Riding a bicycle is a great way to get from Point A to Point B while also getting some exercise and enjoying the outdoors. However, those who do so also leave themselves open to predators—both the two-legged and four-legged variety. Here are the stories of five bicyclists who were glad they—or someone nearby—had a gun when simply pedaling faster turned out not to be good enough.
An 11-year-old boy was riding a bike through his Washington, D.C., neighborhood when he encountered a trio of unleashed pit bulls. The pit bulls viciously attacked the boy, with the young man’s uncle later recalling that all three of the dogs were biting the boy’s limbs. A neighbor who witnessed the attack went home, retrieved a pistol, and fired at the dogs, striking one. The sound of gunfire alerted a police officer to the attack, and once on the scene the officer dispatched the other two dogs. Following the attack, the boy was taken to a local hospital and underwent surgery.The boy’s uncle praised the actions of the armed citizen and police officer, stating, “They did the right thing.” Unfortunately, doing the right thing can be a crime in Washington, D.C., as District police are investigating whether the armed citizen violated any of the city’s onerous gun control laws. (The Washington Post, Washington, D.C., 01/22/13)
David Ellis, a city councilor for Lynn, Mass., was on his bicycle conducting a midnight crime patrol when he spotted four men harassing an elderly woman in her car. Moving to intervene, Ellis confronted the men, then began to use his cell phone to call for help. The men charged, knocking Ellis off his bike, kicking him in the head and yelling, "Kill him!" Ellis reacted by pulling a .357 Mag. handgun and firing into the group. He then ran to a nearby house and called police. Two of the four were later caught and charged with armed robbery. (Ipswich Chronicle, Ipswich, Mass., 07/09/98)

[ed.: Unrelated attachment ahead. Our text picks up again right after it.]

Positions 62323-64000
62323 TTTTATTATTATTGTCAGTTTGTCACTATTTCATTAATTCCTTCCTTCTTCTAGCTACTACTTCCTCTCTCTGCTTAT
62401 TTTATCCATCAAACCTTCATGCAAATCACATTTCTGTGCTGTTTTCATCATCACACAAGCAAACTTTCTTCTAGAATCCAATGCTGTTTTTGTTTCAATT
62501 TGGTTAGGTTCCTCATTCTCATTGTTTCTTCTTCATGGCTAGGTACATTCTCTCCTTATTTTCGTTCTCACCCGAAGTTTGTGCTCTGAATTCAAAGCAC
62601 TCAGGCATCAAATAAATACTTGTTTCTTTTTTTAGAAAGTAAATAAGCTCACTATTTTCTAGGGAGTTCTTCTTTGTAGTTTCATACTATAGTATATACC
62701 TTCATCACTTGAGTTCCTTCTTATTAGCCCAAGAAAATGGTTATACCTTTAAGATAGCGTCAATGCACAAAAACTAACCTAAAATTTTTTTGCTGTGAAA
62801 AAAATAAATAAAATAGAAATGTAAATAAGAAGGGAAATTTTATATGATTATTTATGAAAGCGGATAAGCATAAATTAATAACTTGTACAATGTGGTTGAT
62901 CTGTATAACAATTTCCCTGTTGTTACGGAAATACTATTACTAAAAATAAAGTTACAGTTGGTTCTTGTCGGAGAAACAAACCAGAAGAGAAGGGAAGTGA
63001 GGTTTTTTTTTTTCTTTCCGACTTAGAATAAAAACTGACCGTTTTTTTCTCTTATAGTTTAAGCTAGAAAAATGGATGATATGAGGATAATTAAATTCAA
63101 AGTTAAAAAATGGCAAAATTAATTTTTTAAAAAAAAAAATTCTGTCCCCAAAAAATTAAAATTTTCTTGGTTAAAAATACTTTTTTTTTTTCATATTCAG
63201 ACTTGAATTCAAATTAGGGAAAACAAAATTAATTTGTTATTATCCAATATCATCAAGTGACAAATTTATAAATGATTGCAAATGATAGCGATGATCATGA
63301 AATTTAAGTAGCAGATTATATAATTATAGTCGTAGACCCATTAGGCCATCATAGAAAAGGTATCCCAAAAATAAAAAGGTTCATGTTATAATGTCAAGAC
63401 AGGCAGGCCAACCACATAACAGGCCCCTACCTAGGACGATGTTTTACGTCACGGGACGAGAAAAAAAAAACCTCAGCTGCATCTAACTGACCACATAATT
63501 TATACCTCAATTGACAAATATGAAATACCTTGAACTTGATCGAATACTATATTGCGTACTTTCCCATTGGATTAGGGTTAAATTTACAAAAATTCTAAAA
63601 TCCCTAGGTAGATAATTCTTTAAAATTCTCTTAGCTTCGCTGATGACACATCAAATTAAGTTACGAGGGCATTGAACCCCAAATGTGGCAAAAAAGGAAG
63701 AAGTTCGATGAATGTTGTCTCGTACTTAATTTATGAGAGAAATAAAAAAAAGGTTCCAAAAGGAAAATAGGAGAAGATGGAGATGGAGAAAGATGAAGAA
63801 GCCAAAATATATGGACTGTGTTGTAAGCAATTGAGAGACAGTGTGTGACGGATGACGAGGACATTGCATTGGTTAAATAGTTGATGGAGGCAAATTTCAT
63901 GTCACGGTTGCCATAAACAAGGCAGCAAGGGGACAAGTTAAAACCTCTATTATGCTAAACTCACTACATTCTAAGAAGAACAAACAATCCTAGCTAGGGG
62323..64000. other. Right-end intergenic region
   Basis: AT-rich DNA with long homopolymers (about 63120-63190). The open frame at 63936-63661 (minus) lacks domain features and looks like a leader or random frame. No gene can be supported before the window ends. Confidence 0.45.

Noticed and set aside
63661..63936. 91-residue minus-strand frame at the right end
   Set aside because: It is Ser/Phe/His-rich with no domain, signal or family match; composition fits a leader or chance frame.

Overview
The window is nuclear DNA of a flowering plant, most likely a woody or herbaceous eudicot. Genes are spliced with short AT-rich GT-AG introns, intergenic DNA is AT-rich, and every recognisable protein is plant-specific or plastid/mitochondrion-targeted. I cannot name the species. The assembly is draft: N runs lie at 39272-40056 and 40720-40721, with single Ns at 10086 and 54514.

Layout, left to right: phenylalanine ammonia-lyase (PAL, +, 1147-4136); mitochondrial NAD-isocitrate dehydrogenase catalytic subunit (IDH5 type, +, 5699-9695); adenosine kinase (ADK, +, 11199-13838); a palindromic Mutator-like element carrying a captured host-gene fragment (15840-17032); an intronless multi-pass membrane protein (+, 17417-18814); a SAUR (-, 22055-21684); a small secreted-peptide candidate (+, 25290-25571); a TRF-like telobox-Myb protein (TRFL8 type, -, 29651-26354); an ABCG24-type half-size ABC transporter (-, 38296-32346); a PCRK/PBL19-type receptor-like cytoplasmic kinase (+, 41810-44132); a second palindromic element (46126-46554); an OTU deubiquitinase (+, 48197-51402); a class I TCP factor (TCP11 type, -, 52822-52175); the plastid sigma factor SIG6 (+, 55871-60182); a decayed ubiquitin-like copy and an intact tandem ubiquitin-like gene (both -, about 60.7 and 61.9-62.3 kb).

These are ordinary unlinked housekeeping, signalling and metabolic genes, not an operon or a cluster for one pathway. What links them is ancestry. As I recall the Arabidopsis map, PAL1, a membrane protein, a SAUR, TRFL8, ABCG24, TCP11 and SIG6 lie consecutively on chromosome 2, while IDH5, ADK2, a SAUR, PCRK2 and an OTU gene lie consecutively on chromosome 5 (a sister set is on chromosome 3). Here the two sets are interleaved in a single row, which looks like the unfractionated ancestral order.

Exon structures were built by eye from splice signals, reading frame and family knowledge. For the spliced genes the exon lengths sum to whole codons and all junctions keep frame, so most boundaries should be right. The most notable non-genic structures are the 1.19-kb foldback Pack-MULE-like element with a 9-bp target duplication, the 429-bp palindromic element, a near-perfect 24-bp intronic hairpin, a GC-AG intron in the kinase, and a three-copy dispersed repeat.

Peter Sabatini of Orlando was riding his bicycle one afternoon when he was attacked by a youth armed with what later turned out to be a pellet pistol. The attacker threatened him with the gun and tried to take the bike. Fearing for his life, Sabatini, a carry permit holder, drew his .45 pistol and fatally shot his assailant. The youth had a criminal history. (The Sentinel, Orlando, Fla., 10/18/97)
A Seattle, Wash., man was riding his bicycle when he saw a group of 20 to 30 young people standing along the street. The bicyclist crossed the street to avoid them, but some of the group pursued and attacked him. They pulled him off the bicycle, knocked him to the ground and continued to beat him. The man drew his registered handgun and shot one of the youths to halt the attack. The wounded attacker, who was identified by police as a teen gang member, fled but was later apprehended by police and charged with assault. (The Times, Seattle, Wash., 04/12/90)
A 9-year-old Duncan, Okla., boy was riding a bike with his younger brother when two pit bull terriers escaped their restraints, dug under a fence and attacked him. The dogs' owner came to the boy's aid but was attacked herself. The incident ended when a neighbor showed up with a handgun and killed both dogs. (The Constitution, Lawton, Okla., 04/12/89)